Emphasising that judiciary was doing its best to dispose of the maximum number of cases possible; he said there was no proportionate increase in the infrastructure facilities.
The allocation for judiciary was just 0.0078 per cent, he said. Manipal Academy of Higher Education (MAHE) president Dr Ramdas M Pai who spoke on education stressed the need to introduce vocational courses from secondary year onwards.
“Students failed miserably in life because most educational courses are not job-oriented,” Pai observed.
Dr Pai also said the Sheikh in Dubai had invited MAHE to open a medical college in Dubai and the institution was considering the proposal seriously.
NITTE Education Trust president N Vinaya Hegde delivering a talk on ‘Infrastructure and Urban Development’ wondered how the civic authorities allowed 24 buildings on a particular road in the city that was just 12 feet wide.
“Why did a single intellectual citizen of Mangalore not file a public interest litigation,” he asked adding “Should I call people spineless or cowardly?”
Without mincing words Hegde said the builder himself should be made responsible for any building violations.
He also warned that Mangalore was on its way to becoming another Chennai or Bangalore if the number of slums continued to increase.
Laser Soft Infosystems Chairman Suresh Kamath delivered a talk on ‘Scope of IT’ while MRPL-ONGC former vice-president V K Thalithaya spoke on Industry and Environment.
Karnataka Bank Chairman Ananthakrishna presided and spoke on banking. Mangalore Today chief editor V U George welcomed the gathering.
The 10th anniversary issue was released by Dr B R Shetty.
Sunday, January 15, 2006
Friday, January 13, 2006
Kamat, a distinguished networking and security industry expert, is a certified information systems security professional (CISSP) and a certified ethical hacker (CEH) by qualification. He is the principal consultant, founder and head of technology division, Landmark Management Services. Zyxel has also appointed his company, Landmark Management Services, as their India Liaison Representative Office.
Along with his professional responsibilities at Landmark, Kamat will drive Zyxel's India initiative and position it aggressively in the region in accordance with the company's business strategy. His key result areas for Zyxel in India include the entire marketing and support process, right from assessing the customer requirements for the products to developing modifications and improvements in the products, if required.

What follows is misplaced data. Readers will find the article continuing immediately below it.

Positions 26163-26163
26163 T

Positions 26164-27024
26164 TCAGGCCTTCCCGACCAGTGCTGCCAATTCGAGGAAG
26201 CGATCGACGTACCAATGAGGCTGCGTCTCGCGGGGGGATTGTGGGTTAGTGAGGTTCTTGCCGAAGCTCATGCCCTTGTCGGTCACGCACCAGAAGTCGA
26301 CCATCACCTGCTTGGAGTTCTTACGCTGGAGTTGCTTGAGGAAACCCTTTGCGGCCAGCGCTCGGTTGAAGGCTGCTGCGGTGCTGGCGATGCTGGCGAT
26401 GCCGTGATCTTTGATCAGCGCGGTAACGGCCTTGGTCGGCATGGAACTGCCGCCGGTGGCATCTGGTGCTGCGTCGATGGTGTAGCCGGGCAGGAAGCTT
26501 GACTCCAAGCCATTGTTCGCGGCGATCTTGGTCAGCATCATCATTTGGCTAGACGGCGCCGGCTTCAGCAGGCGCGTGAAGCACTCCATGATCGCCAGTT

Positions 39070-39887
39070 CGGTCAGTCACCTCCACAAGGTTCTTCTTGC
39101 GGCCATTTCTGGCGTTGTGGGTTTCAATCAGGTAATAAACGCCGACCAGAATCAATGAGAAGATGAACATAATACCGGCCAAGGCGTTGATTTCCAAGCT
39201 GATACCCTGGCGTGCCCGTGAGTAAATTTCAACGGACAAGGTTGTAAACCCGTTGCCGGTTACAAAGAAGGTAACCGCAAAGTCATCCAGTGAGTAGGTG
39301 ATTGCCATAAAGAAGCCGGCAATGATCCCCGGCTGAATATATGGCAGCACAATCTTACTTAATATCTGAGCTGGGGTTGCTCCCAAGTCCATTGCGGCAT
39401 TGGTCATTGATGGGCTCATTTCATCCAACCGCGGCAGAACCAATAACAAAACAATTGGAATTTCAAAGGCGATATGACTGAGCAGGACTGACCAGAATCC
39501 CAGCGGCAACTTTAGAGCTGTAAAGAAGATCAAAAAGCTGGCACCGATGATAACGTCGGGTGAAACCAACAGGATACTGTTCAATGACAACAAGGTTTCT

Kamat brings to Zyxel his vast experience in techno-marketing of IT hardware and software products, apart from a strong base of consultants from the domain. As an electronics & telecommunication engineer, he has been active in this field in various capacities for over two decades now.
On his new appointment, Kamat said, "With distribution, marketing, sales and technical support facilities and offices in every major market throughout the world, Zyxel is a true global operation that can deliver on its promise to provide the best products to Indian customers today. I look forward to my new role with the company and establishing Zyxel's next-generation networking and information security solutions in the Indian market by working very closely with customers and channel partners."
Prior to establishing Landmark, Kamat was the country manager, Accton Technology Corporation, Taiwan (1996-2003) wherein he successfully established country-wide operations for the company in India. He established Accton India, subsidiary for the business in India and other South Asian countries besides managing Accton's manufacturing activity in India. In his capacity at Accton, Kamat managed business volumes exceeding US$ 4 million for the company.
He has successfully architected the implementation of first VDSL network in Bangladesh, implemented 4,000 node metropolitan area network (MAN), pioneered 'Hot-Spot' setups across leading hotel chains like the Taj Group and implemented many communication services through ISPs, telcos and cable operators.
Kamat, through his professional career spanning two decades, has had successful stints at senior management with Melstar Information Technologies (1992-1996) and Dynalog.(1987-1992) as well.
Tuesday, January 10, 2006
Cellular Engineering Technologies Inc. bought the $50,000 Robosep machines on Dec. 29 and ran initial tests the same day.
Company officials said the machine advances scientific research by using two high-powered magnets on opposite ends to bind CD34 stem cells with an antibody.
The machine then separates the cell from its originating blood, isolating any immunological cell from either umbilical cord blood or adult blood. The goal is that, once treated, the stem cells can be reintroduced to a body to repair damaged areas.
"The possibilities for tissue engineering and tissue development are endless," said Anant M. Kamath, the company's chief operating officer.
Once isolated, the stem cells are treated with different growth factors, grown in an incubator and then evaluated for their response. The results can be used to better understand pharmaceutical drugs or genes' effects on cell functions, he said.
"We are attempting to see if we can rebuild cells after they've been damaged," Kamath said. "When treated with the right growth 'cocktail,' the cells can be differentiated into many kinds of cells - immunological, skin, cardiac."
In studies involving mice, researchers have seen artificial injuries reversed, Kamath said.
"But there is a leap between mice and humans. It is still in a very experimental stage on humans," he said.